The National Transportation Safety Board, which is investigating the crash, said that it had completed an initial review of security cameras, which were directed inside and outside the cab.
The crew in the cab of the Amtrak train that derailed in a deadly crash on Monday north of Olympia was not using a cellphone or other personal electronic device immediately before the crash, according to an initial review of the train’s security cameras by federal investigators.
The National Transportation Safety Board, which is investigating the crash, announced Friday that it had completed an initial review of security cameras, which were directed inside and outside the cab.
According to the locomotive’s data recorder, the so-called black box, the final recorded speed of the train was 78 mph. It derailed on a curve with a speed limit of 30 mph. The new section of track was installed with safety systems that could automatically slow trains going too fast, but they were not in use because they were in testing.
About six seconds before the derailment, the engineer commented on “an over speed condition,” according to the NTSB report.
- Officials pushed 'aggressive' timeline before safety tech was ready | Times Watchdog
- NTSB report: Amtrak engineer missed speed limit sign before the train crashed on a curve south of Tacoma
- 'Holy Cow, so the train is actually on the road?' The wreck of Amtrak 501
- It took authorities hours to search the wreckage. Here's why
- Train was 50 mph over limit when it derailed at curve before I-5 crossing
- Photos: Investigation at crash scene
- Longtime rail advocates among those killed
- These are some of the people who rushed to help the survivors
- Lakewood mayor had predicted new Amtrak rail line would lead to fatalities
- Man pulled gun on motorist taking food to Amtrak derailment first responders, prosecutors say
- Complete coverage »
“The engineer’s actions were consistent with the application of the locomotive’s brakes just before the recording ended,” the NTSB wrote. “It did not appear the engineer placed the brake handle in emergency-braking mode. The recording ended as the locomotive was tilting and the crew was bracing for impact.”
The investigation of the crash, which killed three people and injured dozens, is expected to last 1 to 2 years, the NTSB said.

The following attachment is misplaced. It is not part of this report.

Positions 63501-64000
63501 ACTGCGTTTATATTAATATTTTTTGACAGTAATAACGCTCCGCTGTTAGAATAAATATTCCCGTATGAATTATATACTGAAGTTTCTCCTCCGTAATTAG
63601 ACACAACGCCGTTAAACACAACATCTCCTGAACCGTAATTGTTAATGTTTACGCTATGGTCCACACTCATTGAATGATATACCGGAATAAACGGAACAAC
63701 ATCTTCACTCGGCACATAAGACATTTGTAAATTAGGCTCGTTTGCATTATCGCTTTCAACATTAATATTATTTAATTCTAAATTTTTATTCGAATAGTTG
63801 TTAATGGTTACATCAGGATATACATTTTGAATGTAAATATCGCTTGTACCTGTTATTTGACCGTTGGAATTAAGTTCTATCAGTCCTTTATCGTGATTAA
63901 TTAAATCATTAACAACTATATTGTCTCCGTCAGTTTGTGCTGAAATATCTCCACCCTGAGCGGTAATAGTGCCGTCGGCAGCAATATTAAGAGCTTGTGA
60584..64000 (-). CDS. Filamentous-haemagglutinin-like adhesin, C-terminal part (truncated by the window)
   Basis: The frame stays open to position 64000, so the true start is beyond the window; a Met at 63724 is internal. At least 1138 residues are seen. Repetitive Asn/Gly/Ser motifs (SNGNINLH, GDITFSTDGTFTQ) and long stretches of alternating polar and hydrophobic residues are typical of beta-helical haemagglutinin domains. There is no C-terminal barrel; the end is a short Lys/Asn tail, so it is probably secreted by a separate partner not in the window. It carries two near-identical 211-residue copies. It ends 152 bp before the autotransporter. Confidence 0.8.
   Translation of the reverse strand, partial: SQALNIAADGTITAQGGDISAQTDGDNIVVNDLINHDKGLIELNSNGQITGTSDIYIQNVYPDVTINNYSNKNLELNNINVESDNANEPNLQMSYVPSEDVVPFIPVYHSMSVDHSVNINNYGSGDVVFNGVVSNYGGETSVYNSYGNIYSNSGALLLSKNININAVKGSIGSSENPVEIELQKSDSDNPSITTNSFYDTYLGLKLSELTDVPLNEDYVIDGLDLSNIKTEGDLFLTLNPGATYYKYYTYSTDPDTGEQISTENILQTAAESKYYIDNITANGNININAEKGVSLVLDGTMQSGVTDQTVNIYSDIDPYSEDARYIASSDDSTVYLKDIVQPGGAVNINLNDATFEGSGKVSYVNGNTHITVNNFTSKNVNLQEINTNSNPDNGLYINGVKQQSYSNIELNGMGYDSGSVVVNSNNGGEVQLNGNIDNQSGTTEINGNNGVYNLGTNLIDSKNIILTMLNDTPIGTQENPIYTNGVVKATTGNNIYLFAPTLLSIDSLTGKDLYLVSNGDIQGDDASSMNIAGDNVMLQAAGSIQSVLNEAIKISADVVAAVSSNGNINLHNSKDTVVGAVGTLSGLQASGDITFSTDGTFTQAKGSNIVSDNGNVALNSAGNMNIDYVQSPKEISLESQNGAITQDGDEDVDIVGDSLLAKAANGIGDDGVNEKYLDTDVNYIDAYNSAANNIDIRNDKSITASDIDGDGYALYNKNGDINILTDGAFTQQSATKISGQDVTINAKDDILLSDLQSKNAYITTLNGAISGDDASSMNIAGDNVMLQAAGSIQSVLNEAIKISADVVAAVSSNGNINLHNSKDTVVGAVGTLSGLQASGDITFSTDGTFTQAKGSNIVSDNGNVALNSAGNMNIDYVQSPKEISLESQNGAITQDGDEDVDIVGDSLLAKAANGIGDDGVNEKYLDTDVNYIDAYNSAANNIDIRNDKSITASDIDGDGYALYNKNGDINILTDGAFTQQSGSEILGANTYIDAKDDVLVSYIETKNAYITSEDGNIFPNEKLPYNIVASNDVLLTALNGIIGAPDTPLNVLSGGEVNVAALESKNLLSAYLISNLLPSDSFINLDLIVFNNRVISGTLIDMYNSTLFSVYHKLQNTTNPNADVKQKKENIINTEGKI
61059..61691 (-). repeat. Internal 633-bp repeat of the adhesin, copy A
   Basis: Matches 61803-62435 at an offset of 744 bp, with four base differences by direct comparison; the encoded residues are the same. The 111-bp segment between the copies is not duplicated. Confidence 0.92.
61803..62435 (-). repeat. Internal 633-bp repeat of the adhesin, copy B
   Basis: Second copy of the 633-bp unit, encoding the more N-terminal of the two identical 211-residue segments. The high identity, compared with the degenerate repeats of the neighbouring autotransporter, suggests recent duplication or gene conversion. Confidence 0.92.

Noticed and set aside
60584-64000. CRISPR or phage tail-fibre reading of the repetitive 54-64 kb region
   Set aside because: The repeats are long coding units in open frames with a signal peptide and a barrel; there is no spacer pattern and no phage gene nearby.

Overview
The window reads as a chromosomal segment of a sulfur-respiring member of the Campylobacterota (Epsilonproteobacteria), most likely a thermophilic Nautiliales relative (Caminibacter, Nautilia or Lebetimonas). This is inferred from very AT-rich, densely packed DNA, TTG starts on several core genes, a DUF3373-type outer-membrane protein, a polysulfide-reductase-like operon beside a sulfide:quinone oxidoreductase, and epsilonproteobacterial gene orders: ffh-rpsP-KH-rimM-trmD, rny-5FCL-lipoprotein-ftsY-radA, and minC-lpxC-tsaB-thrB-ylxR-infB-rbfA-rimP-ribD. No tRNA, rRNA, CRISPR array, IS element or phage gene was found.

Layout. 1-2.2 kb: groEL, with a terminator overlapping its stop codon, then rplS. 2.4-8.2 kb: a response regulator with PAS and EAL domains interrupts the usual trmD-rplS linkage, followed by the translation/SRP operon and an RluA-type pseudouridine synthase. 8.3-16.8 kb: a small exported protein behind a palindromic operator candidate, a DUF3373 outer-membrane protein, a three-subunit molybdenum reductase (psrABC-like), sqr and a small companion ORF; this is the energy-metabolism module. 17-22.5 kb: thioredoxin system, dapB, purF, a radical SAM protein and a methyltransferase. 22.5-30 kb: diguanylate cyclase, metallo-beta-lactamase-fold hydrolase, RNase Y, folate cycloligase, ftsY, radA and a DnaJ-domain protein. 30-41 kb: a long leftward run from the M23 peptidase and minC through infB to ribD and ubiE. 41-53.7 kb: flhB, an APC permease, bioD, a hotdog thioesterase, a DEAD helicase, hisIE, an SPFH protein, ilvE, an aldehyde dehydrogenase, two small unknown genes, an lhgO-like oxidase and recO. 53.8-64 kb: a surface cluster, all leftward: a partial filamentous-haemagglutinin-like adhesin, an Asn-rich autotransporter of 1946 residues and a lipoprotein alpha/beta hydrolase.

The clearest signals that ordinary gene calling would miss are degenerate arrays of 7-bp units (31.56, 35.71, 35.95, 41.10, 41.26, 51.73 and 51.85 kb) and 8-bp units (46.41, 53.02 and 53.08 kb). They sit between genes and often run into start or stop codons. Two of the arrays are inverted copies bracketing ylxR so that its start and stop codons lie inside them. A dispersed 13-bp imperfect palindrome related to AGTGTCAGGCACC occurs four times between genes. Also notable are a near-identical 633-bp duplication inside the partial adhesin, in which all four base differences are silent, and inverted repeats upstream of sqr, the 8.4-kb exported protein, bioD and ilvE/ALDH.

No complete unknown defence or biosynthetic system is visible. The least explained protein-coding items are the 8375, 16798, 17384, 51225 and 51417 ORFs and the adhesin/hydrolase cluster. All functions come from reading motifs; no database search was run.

NTSB officials have said they don’t know why the train was traveling nearly 50 mph over the posted speed limit. Among other things, investigators are exploring whether the crew could have been distracted.
In November, NTSB said that “Amtrak’s safety culture is failing and primed to fail again,” based on a 2016 accident that killed two track workers in Pennsylvania, because of alleged shortcuts, such as failing to install equipment that would have detoured an oncoming train. Amtrak’s new CEO, Richard Anderson, promised this week in Tacoma to improve the safety culture.
Amtrak took new criticism from the Cascadia Center, a regional think tank, which said Washington state should hold an emergency review, and consider other operators to run the state-owned Cascades trains. That’s significant politically because Cascadia helped lead the movement in the 1990s to create the Cascades service, which runs between Vancouver, B.C., and Eugene, Oregon.
“It is time to renew the contract. Our number one concern should be safety,” said Bruce Agnew, Cascadia Center director. He points to the three deaths this week, and a minor-injury derailment in July at Chambers Bay.
Even before that, Agnew said, three competitors met with state rail officials last year. In addition, Sounder commuter trains are operated by BNSF Railway engineers already, on the same tracks from Everett to Seattle to Tacoma. Amtrak and the federal government no longer contribute to Cascades subsidies, which Agnew said is another reason to open the playing field.
Seattle Times staff reporter Mike Lindblom contributed to this story.